John Harvie

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John Harvie
John Harvie.jpg
Albert Rosenthal etching of Harvie
Secretary of the Commonwealth of Virginia
In office
1788–1789
Mayor of Richmond, Virginia
In office
1785–1786
Preceded by Robert Mitchell
Succeeded by William Pennock
Delegate to the Continental Congress
In office
1777–1778
Member of the Virginia conventions
In office
1775–1776
Personal details
Born 1742
Albemarle County, Virginia
Died February 6, 1807
Richmond, Virginia
Profession Lawyer, Statesman

John Harvie (1742 – February 6, 1807) was an American lawyer and builder from Virginia. He was a delegate to the Second Continental Congress in 1777 and 1778, where he signed the Articles of Confederation.

Early life and family[edit]

John Harvie was born in Albemarle County, Virginia, in 1742, to farmer and Scottish immigrant Col. John Harvie, Sr. (1706–1767) and Martha Gaines Harvie (1719–1802). His brother Richard was an older brother who resided in what is off US 60 in Amherst County now, of five children. As a boy, Harvie was a close friend of Thomas Jefferson, and his father became Jefferson's legal guardian after his cousin Peter Jefferson died in 1757. John read law and was admitted to the bar before settling in Augusta County.

Career[edit]

Harvie built a successful law practice. He married Margaret Morton Jones, daughter of Gabriel Jones and his wife Margaret Strother Morton, in Albermarle Co., Virginia, and they raised a large family.

In 1774 he was named as a commissioner to the Shawnee tribe to negotiate a peace treaty after the Battle of Point Pleasant. Augusta County sent him to the Virginia conventions (the revolutionary legislature) in 1775 and 1776. The following year that body sent him as a delegate to the Second Continental Congress.[1] While at the Continental Congress, Harvie was one of five Virginia delegates to sign the of, on July 9, 1778.[2]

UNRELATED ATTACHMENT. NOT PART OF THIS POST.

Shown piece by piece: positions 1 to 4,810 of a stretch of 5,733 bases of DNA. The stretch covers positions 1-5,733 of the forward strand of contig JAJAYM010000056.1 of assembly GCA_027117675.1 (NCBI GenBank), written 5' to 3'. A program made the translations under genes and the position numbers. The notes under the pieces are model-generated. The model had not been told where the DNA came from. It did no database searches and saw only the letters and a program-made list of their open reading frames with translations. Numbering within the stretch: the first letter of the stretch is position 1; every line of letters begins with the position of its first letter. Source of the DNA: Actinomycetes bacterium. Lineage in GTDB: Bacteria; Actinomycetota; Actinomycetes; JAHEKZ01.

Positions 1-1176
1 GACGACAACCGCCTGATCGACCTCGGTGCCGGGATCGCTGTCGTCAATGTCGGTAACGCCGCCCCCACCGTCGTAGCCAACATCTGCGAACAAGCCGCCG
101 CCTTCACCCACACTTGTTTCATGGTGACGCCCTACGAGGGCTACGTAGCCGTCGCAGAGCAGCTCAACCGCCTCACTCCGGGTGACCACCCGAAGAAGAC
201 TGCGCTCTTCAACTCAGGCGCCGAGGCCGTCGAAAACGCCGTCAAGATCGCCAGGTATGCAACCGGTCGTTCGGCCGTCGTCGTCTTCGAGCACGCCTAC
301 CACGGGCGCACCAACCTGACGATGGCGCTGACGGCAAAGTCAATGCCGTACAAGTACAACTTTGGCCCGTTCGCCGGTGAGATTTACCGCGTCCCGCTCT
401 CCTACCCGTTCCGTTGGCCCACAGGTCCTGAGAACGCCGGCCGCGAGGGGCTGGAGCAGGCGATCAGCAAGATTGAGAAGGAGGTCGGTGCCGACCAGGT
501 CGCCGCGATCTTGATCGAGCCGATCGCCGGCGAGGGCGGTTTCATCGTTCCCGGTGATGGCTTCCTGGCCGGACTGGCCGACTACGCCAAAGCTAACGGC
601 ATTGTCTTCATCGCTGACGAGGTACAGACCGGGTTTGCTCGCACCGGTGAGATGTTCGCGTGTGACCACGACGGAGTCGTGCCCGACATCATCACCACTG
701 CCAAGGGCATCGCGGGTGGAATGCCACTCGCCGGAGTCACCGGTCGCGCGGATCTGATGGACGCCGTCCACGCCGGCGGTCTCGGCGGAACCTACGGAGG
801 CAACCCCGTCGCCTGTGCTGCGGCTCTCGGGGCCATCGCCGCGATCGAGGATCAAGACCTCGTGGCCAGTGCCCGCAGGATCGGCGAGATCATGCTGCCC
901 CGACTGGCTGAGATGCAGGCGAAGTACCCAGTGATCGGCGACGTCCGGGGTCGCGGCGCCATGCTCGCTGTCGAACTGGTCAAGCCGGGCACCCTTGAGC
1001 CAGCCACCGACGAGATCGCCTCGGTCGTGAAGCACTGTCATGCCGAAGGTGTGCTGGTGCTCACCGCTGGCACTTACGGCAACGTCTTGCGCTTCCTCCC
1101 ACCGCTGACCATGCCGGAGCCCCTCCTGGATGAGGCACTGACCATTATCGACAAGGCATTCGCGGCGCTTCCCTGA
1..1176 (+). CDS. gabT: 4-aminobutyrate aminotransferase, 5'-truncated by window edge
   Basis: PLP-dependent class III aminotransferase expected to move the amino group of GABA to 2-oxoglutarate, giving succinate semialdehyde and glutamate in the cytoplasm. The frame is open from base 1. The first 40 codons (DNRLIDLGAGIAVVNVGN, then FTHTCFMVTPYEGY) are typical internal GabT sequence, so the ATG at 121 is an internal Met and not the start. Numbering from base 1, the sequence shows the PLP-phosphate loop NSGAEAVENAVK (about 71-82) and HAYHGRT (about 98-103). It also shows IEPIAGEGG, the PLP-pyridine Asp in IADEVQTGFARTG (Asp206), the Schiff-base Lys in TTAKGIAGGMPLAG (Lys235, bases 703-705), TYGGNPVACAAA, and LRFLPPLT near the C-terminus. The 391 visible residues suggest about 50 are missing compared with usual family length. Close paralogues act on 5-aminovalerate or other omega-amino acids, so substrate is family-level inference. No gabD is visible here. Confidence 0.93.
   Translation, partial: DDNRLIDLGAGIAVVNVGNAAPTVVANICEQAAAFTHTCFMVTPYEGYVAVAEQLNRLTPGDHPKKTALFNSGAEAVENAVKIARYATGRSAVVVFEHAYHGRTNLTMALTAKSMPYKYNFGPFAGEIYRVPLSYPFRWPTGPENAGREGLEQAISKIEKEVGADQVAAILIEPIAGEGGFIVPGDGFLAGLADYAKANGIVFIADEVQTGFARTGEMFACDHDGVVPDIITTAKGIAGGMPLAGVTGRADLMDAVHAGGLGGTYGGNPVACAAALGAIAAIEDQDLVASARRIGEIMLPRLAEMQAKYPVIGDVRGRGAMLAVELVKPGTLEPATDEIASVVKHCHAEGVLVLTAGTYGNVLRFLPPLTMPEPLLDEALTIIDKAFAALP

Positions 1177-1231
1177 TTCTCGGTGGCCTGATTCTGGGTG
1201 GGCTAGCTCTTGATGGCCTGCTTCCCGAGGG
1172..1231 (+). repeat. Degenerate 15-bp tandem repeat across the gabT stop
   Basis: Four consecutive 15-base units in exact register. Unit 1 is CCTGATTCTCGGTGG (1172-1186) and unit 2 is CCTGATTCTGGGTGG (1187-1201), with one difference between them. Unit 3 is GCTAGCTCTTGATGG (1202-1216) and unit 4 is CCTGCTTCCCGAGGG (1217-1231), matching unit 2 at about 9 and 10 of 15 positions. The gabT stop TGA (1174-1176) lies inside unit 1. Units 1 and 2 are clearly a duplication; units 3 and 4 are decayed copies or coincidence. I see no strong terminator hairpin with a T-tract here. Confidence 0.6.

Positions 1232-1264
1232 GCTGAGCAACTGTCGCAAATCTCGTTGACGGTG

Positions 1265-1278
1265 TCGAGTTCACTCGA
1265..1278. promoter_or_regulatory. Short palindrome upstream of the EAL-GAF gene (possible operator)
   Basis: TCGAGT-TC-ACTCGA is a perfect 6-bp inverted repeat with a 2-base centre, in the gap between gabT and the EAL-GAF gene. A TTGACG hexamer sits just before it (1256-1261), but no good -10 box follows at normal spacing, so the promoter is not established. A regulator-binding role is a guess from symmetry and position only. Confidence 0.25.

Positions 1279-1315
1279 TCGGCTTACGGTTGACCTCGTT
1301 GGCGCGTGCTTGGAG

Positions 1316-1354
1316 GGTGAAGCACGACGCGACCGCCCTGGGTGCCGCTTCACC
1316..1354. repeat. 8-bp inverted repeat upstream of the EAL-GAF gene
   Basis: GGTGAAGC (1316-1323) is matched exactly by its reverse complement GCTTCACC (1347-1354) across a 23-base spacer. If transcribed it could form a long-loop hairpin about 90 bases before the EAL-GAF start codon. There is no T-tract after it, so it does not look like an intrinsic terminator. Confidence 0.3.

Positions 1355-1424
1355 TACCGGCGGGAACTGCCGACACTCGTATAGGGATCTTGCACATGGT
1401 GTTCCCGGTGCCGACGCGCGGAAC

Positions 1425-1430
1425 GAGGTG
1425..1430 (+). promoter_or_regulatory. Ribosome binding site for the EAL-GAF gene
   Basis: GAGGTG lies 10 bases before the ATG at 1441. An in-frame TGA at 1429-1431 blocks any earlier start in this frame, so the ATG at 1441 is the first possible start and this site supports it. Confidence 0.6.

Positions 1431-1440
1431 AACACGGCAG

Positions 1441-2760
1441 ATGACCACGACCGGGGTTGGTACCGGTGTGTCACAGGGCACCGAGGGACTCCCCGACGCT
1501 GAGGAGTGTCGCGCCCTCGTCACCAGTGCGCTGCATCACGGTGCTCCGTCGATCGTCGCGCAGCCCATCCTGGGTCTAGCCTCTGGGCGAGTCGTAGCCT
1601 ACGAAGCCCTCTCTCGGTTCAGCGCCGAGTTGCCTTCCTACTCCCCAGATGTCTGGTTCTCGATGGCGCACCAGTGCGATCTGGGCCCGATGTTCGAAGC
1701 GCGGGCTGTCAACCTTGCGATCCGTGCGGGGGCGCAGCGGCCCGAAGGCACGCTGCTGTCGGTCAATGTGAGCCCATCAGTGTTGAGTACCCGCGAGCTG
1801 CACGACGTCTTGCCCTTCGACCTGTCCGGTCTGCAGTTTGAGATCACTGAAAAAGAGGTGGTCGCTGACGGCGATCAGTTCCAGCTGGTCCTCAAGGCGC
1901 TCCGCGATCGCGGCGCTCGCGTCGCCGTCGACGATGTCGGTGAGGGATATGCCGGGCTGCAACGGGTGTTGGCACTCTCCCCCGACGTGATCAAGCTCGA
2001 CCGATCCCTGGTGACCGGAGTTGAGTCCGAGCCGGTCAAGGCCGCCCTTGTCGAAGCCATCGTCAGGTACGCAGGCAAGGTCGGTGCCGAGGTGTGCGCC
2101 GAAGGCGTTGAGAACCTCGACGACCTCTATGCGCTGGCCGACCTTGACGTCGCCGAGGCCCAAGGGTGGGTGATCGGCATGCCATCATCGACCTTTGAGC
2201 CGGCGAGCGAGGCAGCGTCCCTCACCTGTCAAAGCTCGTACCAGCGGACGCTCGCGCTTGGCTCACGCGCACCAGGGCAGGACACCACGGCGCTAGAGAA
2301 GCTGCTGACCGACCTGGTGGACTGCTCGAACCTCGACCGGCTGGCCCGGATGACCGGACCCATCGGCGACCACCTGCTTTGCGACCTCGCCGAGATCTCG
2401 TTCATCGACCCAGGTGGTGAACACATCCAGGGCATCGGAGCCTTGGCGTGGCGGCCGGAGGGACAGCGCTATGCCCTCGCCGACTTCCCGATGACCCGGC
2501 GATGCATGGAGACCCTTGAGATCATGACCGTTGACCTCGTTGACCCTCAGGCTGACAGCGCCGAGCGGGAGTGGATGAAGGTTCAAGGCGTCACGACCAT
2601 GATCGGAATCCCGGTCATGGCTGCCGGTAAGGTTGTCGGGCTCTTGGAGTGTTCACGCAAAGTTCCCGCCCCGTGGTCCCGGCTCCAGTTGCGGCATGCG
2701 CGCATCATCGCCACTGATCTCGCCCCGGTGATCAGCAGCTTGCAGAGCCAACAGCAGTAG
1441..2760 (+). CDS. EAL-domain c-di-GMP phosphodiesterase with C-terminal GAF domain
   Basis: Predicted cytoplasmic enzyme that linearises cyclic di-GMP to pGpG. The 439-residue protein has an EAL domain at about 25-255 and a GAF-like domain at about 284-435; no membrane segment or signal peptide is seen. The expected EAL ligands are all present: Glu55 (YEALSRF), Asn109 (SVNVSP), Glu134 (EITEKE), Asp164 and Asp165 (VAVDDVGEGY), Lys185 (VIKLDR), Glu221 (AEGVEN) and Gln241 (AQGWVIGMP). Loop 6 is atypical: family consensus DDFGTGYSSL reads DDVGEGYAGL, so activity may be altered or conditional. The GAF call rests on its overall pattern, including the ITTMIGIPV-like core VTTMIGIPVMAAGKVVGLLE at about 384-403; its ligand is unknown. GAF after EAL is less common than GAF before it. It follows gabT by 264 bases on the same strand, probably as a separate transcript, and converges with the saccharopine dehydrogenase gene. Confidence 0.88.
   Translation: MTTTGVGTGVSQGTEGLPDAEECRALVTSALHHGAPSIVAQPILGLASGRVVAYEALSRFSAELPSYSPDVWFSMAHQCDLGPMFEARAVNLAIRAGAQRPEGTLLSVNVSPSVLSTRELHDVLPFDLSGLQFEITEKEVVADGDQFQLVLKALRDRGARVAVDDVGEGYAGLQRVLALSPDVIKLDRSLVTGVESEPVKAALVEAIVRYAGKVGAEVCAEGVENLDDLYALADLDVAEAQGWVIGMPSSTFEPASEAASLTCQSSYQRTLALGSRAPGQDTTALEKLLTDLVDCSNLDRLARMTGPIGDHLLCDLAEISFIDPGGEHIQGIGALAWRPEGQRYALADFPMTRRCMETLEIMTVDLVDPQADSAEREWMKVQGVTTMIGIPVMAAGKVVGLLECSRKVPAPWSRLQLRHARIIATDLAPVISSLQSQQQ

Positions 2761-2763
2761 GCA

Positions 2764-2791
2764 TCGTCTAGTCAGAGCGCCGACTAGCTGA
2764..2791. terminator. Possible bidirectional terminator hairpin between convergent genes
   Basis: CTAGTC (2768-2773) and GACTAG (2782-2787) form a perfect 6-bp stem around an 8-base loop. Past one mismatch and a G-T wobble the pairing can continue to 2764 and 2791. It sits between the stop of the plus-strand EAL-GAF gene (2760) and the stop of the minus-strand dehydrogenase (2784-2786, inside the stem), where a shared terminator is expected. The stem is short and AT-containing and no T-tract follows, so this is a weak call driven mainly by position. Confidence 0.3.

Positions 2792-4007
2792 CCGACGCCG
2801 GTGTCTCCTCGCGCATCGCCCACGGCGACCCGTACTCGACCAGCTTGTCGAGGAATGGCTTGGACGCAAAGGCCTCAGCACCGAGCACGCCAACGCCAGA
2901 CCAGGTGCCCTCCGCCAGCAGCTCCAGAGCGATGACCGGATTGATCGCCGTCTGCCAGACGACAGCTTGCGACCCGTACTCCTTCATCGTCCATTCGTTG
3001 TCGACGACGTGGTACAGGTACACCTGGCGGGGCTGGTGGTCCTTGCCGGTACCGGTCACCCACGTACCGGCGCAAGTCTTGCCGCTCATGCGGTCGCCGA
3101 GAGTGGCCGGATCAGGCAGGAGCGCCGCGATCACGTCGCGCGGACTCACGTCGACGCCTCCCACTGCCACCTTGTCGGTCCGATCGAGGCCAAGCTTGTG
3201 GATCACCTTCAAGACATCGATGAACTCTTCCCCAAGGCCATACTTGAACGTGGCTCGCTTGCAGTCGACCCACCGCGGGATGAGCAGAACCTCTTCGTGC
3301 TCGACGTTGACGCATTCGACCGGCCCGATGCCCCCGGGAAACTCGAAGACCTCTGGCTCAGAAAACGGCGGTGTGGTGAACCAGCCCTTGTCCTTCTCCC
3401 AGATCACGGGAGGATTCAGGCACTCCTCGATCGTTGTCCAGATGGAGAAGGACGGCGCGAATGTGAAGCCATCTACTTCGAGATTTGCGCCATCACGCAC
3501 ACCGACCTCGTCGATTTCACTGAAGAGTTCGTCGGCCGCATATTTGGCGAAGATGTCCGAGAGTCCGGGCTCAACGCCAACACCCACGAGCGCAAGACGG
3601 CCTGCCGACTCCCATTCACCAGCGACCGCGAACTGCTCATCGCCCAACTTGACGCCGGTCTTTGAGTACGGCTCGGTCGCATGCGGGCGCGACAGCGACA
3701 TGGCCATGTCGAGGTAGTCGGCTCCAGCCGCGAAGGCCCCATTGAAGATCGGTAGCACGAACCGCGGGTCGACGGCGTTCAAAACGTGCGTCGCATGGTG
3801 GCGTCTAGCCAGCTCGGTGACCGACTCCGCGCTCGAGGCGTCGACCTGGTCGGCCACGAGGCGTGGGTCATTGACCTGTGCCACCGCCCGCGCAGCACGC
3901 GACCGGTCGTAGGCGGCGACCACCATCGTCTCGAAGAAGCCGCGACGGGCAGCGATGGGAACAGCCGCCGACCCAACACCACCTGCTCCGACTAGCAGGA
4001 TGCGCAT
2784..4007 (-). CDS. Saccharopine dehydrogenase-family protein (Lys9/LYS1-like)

During the rest of the Revolution, Harvie received the provisional rank of colonel, serving as a purchasing agent and supply organizer for Virginia's militia and Continental Army units. In 1780, he moved to Richmond, Virginia and began work as a land developer and builder. From 1785 to 1786, Harvie served as the fourth mayor of Richmond.

He was chosen as an elector for the 1789 election from Henrico District.[3] That District consisted of Charles City County, Goochland County, Henrico County, James City County, Louisa County, and New Kent County, which cover the area east and west of Richmond.[4][5] All of the ten electors from Virginia who voted cast one of their two votes for George Washington. Five of them cast their other vote for John Adams; three cast theirs for George Clinton; one cast his for John Hancock; and one cast his for Jay.[6]

Death[edit]

Harvie built a number of buildings in Richmond and public works in the area. While he was inspecting one of these sites (the Gamble House) on February 6, 1807 he died from an accidental fall from a ladder on the roof. He was buried at the family plot, at his home. This property later became part of the Hollywood Cemetery in Richmond.[7]

See also[edit]

References[edit]

  1. ^ "Harvie - Biographical Information". Retrieved February 21, 2012.  Biographical entry at the Biographical Directory of the United States Congress.
  2. ^ Elliot, Jonathan (1836). The debates in the several state conventions on the adoption of the Federal constitution, as recommended by the general convention at Philadelphia in 1787, Vol I. Editor on the Pennsylvania Avenue. Retrieved February 21, 2012.  pp. 98, 113. The other four were Richard Henry Lee, Banister (lawyer), Thomas Adams (politician), and Francis Lightfoot Lee.
  3. ^ DenBoer, Gordon (1984). The Documentary history of the first Federal elections, 1788-1790, Volume 2. University of Wisconsin Press.  page 303
  4. ^ DenBoer, Gordon (1984). The Documentary history of the first Federal elections, 1788-1790, Volume 2. University of Wisconsin Press.  page 306
  5. ^ "Virginia 1789 Electoral College, District 2". Retrieved February 21, 2012. 
  6. ^ DenBoer, Gordon (1984). The Documentary history of the first Federal elections, 1788-1790, Volume 2. University of Wisconsin Press.  pages 304–5
  7. ^ "Hollywood Cemetery - History". Retrieved 21 February 2012.